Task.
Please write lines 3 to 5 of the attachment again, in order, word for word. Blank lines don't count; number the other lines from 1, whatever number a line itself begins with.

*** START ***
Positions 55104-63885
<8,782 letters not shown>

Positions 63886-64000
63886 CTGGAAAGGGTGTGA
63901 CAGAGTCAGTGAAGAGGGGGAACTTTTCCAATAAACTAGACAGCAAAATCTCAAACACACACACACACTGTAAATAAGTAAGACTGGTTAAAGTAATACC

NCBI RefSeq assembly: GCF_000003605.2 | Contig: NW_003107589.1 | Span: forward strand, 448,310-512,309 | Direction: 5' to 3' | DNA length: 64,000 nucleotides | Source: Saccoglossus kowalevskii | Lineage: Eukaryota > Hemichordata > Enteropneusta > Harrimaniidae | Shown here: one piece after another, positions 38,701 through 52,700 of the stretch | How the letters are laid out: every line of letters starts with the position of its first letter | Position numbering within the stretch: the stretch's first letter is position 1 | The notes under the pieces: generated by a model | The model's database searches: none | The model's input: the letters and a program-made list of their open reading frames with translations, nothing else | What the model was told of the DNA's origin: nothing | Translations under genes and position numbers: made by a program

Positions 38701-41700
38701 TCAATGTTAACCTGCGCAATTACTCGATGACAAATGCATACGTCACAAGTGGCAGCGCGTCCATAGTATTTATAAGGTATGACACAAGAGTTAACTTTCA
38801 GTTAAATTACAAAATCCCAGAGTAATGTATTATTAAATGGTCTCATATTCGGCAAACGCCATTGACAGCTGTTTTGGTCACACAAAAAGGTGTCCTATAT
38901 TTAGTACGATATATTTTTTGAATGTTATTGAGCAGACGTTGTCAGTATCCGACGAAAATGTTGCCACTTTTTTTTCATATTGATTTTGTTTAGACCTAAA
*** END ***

Positions 63886-64000
63886 CTGGAAAGGGTGTGA
63901 CAGAGTCAGTGAAGAGGGGGAACTTTTCCAATAAACTAGACAGCAAAATCTCAAACACACACACACACTGTAAATAAGTAAGACTGGTTAAAGTAATACC